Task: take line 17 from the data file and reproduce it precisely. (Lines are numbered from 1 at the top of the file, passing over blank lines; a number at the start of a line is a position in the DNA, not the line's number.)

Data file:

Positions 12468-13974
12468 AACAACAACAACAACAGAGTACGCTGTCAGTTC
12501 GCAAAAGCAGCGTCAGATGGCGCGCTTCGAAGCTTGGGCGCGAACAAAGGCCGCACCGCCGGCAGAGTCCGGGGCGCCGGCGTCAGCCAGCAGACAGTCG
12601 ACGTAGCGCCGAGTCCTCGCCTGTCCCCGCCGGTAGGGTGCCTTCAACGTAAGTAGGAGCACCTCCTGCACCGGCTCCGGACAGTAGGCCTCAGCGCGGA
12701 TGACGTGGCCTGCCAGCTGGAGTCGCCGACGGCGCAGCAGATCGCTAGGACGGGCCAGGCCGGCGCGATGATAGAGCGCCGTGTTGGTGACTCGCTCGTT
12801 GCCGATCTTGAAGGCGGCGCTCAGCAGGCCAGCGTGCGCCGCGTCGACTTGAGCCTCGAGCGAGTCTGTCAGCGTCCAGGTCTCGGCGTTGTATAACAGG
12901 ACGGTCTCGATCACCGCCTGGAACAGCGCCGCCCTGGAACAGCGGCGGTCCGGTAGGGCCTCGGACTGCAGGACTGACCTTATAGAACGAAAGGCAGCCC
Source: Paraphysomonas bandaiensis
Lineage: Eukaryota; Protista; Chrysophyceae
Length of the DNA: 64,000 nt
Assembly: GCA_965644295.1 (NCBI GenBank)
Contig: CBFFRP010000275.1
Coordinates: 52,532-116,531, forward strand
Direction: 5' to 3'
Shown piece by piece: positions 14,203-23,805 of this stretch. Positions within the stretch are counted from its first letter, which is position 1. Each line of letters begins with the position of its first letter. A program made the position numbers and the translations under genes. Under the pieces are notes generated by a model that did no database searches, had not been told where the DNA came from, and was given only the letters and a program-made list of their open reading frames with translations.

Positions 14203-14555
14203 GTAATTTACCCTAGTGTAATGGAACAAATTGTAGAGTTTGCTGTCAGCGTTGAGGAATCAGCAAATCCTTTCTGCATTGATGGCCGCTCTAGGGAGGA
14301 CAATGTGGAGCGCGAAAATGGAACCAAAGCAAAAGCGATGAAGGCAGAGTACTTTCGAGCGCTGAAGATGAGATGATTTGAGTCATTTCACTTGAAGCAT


14203 GTAATTTACCCTAGTGTAATGGAACAAATTGTAGAGTTTGCTGTCAGCGTTGAGGAATCAGCAAATCCTTTCTGCATTGATGGCCGCTCTAGGGAGGA